Andy and I clicked the first time we met. Well, we must have done, as we met on a Saturday and didn’t stop talking for days, in a field somewhere in Surrey in October 2015.
He was so interested in me, my life and my thoughts. When someone is so genuinely, actually interested in the very things that make up you, it’s wonderful.
We met in England, but he’s a kiwi (seemingly I have a soft spot for/natural gravitation towards kiwis). He’d told me he was at a bit of a crossroads in his life; he was trying to figure out purpose and meaning. Spending the year prior to when we met doing various stints of overseas travel and expeditions but finding he wasn’t much the wiser, he was still exploring.
He’s open, chatty, inquisitive and friendly. We got to know each other a bit more but he lived in London and I in Cheltenham so it wasn’t like it was that easy to have a normal friendship. He seemed to drop off contact. I’d message, and he wouldn’t. Or it would be a while. Or not at all. Then I’d be busy. I’d swing between thinking it was just one of those things, to wondering if the new found-friendship wasn’t really that important to him and feeling a little disappointed and hurt.
What I didn’t realise – until much later – is just how hard his mental health was making day to day life for him. While I was thinking inwards about how his lack of contact and what our new friendship might mean (or not) to him, he was battling depression and feeling lost.
So we settled into an acquaintanceship, the odd message here and there and keeping up to date by looking at Facebook, but both of us going about our separate lives. I knew that he was planning on moving to Cheltenham and I put him in touch with some people I knew there but didn’t ever get a chance to catch up as I’d moved away.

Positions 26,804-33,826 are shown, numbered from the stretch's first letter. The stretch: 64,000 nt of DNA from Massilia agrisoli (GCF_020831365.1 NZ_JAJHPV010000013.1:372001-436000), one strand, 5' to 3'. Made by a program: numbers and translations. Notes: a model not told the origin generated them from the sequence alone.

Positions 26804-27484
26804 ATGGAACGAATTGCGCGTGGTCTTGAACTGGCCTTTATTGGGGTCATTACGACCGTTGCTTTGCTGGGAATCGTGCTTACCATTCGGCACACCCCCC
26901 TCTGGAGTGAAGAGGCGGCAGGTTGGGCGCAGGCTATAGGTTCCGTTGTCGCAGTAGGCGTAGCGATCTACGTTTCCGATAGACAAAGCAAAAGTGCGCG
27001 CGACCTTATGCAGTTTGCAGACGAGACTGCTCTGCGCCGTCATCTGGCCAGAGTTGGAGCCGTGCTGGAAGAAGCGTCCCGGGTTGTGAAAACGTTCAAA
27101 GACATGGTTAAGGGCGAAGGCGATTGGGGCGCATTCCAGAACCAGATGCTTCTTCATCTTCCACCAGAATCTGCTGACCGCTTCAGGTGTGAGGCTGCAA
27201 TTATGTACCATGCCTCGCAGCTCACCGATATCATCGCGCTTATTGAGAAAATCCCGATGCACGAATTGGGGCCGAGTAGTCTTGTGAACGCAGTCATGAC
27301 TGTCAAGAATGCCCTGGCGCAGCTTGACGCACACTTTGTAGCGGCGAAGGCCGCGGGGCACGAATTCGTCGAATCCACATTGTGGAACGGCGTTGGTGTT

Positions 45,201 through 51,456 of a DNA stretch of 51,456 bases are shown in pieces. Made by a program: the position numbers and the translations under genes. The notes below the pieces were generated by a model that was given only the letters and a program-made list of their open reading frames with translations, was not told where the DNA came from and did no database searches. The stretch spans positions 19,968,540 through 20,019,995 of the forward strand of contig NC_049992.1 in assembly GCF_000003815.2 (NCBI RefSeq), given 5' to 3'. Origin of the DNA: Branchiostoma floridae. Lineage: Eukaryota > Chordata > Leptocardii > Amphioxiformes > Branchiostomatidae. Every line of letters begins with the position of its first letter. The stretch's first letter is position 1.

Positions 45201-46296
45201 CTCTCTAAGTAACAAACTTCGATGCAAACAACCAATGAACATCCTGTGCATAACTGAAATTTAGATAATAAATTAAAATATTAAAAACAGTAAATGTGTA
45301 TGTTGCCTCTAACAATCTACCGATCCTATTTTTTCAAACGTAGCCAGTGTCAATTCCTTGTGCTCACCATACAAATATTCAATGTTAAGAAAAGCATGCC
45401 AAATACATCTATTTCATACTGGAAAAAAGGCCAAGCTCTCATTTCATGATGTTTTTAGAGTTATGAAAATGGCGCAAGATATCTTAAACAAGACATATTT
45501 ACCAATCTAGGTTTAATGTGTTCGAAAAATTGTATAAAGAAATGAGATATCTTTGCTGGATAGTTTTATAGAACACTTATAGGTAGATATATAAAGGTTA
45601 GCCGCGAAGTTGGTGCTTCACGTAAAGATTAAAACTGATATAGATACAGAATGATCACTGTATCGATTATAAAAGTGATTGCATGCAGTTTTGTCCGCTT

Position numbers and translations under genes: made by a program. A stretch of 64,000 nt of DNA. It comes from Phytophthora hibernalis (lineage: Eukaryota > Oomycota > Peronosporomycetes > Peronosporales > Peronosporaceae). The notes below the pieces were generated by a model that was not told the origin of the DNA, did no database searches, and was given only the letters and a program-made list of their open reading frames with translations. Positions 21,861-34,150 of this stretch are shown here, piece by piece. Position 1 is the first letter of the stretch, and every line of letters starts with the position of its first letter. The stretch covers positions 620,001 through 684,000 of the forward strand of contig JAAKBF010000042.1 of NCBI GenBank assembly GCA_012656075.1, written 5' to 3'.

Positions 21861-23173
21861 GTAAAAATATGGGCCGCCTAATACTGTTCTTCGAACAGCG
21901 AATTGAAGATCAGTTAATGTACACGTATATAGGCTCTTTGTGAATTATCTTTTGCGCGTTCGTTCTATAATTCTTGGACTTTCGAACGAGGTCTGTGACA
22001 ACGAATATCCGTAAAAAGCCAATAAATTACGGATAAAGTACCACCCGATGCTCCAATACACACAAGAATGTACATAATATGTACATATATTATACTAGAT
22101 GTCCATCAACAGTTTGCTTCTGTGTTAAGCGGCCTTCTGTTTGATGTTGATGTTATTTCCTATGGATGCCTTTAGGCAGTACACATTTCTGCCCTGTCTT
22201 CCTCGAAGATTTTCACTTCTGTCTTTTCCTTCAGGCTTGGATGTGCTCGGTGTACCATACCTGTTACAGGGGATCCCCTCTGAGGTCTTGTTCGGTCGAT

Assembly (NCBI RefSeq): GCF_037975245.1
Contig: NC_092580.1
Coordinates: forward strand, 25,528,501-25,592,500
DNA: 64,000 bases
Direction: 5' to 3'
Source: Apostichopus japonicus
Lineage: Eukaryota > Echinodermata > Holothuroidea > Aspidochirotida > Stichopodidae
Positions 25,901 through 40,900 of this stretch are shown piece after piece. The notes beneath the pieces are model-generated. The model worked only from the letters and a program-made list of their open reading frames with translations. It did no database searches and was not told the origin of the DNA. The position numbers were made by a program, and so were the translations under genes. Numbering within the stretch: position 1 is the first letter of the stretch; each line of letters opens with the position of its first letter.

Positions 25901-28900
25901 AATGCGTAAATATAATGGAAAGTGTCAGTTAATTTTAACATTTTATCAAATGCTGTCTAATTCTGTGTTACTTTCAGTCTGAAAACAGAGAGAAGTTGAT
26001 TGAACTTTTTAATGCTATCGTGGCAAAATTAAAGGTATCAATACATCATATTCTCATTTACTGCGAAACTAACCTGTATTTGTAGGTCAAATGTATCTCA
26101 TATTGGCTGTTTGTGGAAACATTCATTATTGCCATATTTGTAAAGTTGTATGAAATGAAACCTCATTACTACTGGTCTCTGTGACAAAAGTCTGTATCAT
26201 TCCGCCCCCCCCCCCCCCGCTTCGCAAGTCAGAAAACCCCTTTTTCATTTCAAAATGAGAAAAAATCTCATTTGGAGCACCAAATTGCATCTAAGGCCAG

In November 2017 Andy was diagnosed with bipolar disorder.
Having moved to New Zealand, my life was occupied. Andy sometimes deactivated his account on Facebook, and so I actually didn’t know until just this year, when I saw some posts on his blog.
He first talks about learning to live with bipolar, and then writes again two years after his diagnosis. In this second post he shares his story of a severe manic episode and the recovery afterwards, hoping it will be useful for other sufferers of bipolar and for psychiatrists and therapists to understand fully what goes through the mind of a person in psychosis.
These posts are personal, open, honest and courageous. We can all learn from each other in life, sharing our stories, feelings and experiences. Mental illness is something we all could do with knowing more about, and I’m grateful for Andy for these insights into what it’s like living with bipolar.
Note: Andy has given his permission for me to write this and to post links to his blog to share his experiences.